The Go Betweens belatedly found their feet with this 1982 release, bringing a distinctly Antipodean sound to the previously British-dominated independent music scene. Its breakout track ‘Cattle & Cane’ was a evocative slice of pastoral indie that was heartstopping in its beauty. The album as a whole had a dusty, nostalgic, cinematic feel very different to what else was around at the time. It also showcased the more angular side of the band, marking the moment their early clankier sound fought for superiority over soft-focussed pop.
Marine Girls were the early DIY band most notable for featuring Tracey Thorn (future Everything But the Girl/solo artist). Initially they were so very DIY it hurt, with scratchy guitars, toytown harmonies and a child-like world view. But Thorn’s songs were already beginning to shine through on their debut ‘Beach Party’. Two years later they made Lazy Ways which was almost professional by contrast - a perfect ode to youth and summer produced expertly by Young Marble Giants' Stuart Moxham. It would be the last record the band would make before Thorn went off to more mainstream success, and it showcases a yearning, romantic innocence that she would never repeat.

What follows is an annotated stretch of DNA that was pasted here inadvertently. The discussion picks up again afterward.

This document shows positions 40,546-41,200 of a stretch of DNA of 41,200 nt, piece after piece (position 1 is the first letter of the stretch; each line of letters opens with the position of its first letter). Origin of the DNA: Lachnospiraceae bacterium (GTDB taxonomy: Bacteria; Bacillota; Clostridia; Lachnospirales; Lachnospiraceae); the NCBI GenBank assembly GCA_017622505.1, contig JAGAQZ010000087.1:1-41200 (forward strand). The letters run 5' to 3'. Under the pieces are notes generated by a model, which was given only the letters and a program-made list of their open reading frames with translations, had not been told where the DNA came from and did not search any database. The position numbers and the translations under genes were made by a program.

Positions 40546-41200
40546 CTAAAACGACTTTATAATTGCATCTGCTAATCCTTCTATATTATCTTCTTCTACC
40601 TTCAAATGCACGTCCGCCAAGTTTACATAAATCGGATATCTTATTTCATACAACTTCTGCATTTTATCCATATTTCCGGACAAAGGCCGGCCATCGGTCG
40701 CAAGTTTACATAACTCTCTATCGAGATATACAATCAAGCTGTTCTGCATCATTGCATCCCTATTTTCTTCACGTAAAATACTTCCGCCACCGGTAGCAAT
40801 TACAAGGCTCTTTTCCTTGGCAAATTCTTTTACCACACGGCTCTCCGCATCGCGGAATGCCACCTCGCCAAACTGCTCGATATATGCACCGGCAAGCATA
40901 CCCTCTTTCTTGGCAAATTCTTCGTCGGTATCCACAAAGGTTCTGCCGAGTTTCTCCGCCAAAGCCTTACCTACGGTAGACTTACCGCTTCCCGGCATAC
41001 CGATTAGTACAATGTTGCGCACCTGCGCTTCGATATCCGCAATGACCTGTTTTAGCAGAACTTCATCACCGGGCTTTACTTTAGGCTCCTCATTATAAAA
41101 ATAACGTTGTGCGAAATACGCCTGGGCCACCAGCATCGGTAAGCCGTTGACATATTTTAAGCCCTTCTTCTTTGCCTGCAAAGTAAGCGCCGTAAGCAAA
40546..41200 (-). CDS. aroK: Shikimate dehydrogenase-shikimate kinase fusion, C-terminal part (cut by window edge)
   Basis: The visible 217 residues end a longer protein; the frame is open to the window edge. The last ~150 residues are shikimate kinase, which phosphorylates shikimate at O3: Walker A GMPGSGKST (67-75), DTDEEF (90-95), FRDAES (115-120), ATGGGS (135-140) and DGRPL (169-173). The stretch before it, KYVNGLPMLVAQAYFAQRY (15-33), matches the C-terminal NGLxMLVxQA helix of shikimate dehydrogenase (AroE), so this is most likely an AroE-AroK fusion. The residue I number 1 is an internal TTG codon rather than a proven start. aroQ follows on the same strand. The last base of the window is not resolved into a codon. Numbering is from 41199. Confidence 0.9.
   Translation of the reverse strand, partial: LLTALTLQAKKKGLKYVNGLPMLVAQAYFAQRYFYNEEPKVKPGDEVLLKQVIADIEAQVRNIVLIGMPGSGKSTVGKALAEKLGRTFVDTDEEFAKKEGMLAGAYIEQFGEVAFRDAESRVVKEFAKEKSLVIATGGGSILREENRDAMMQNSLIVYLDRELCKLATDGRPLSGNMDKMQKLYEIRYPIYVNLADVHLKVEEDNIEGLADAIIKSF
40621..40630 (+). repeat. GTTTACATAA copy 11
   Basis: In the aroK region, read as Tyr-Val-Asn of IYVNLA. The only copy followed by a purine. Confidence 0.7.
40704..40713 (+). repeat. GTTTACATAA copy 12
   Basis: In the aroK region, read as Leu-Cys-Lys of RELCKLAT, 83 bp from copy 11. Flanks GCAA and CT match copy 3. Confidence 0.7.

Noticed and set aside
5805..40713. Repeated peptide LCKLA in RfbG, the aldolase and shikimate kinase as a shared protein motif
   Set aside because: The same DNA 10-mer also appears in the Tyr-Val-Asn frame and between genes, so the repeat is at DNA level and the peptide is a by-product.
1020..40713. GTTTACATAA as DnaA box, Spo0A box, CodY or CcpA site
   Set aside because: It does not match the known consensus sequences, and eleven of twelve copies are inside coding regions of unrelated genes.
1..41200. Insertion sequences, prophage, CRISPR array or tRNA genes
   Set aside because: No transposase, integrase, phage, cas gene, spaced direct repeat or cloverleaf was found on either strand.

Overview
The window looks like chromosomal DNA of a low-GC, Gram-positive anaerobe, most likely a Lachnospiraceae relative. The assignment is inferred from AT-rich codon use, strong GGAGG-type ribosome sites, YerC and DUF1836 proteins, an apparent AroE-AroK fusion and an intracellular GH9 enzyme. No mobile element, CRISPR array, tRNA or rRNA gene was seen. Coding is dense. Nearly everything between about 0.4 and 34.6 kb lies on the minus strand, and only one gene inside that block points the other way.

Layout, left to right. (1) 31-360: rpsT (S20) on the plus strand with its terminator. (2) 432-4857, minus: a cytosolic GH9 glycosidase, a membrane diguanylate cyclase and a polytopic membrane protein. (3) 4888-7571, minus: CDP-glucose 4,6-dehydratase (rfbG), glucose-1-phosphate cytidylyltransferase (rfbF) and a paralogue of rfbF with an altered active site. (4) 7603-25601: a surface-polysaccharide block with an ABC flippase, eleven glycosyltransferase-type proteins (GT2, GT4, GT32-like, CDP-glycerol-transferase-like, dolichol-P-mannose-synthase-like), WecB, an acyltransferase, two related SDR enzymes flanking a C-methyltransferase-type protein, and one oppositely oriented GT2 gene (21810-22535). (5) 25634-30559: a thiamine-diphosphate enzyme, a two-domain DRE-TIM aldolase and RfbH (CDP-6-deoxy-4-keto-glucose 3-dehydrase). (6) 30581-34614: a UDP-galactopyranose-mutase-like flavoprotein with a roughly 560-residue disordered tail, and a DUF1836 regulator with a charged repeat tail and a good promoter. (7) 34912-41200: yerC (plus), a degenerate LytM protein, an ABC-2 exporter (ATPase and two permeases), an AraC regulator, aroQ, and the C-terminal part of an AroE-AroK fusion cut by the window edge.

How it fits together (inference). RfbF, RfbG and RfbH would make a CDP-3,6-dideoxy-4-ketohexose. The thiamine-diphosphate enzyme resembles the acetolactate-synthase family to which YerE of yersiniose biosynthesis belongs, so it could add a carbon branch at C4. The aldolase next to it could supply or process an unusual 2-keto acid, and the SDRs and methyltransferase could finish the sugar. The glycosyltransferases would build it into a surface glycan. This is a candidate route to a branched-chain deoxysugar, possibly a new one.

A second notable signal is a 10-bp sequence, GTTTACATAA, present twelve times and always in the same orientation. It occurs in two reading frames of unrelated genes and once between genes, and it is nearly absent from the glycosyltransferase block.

Way before Stereolab came along, McCarthy were Tim Gane’s original C86-style band. Their jangly indie-pop was pretty much of its era (though not without melodic merits) but what set McCarthy apart was their lyrical content. Their albums came across like left-wing manifestos, yet they were clever enough to blend these into perky three minute indie. These were no tubthumping anthems but a more subtle way of discussing politics - heck, you didn’t have to particularly agree with them to enjoy their music. Though musically dissimilar, they were a huge influence on the nascent Manic Street Preachers and I Am a Wallet was described by Nicky Wire as "the most perfect record, a Communist manifesto with tunes". James Dean Bradfield rated as his top British album of all time. You don't have to like the Manics to see that they were onto something.
Even more of the best indie pop bands and albums
We could write about indie pop forever, but we've gone on enough. Here are a few more pointers for you.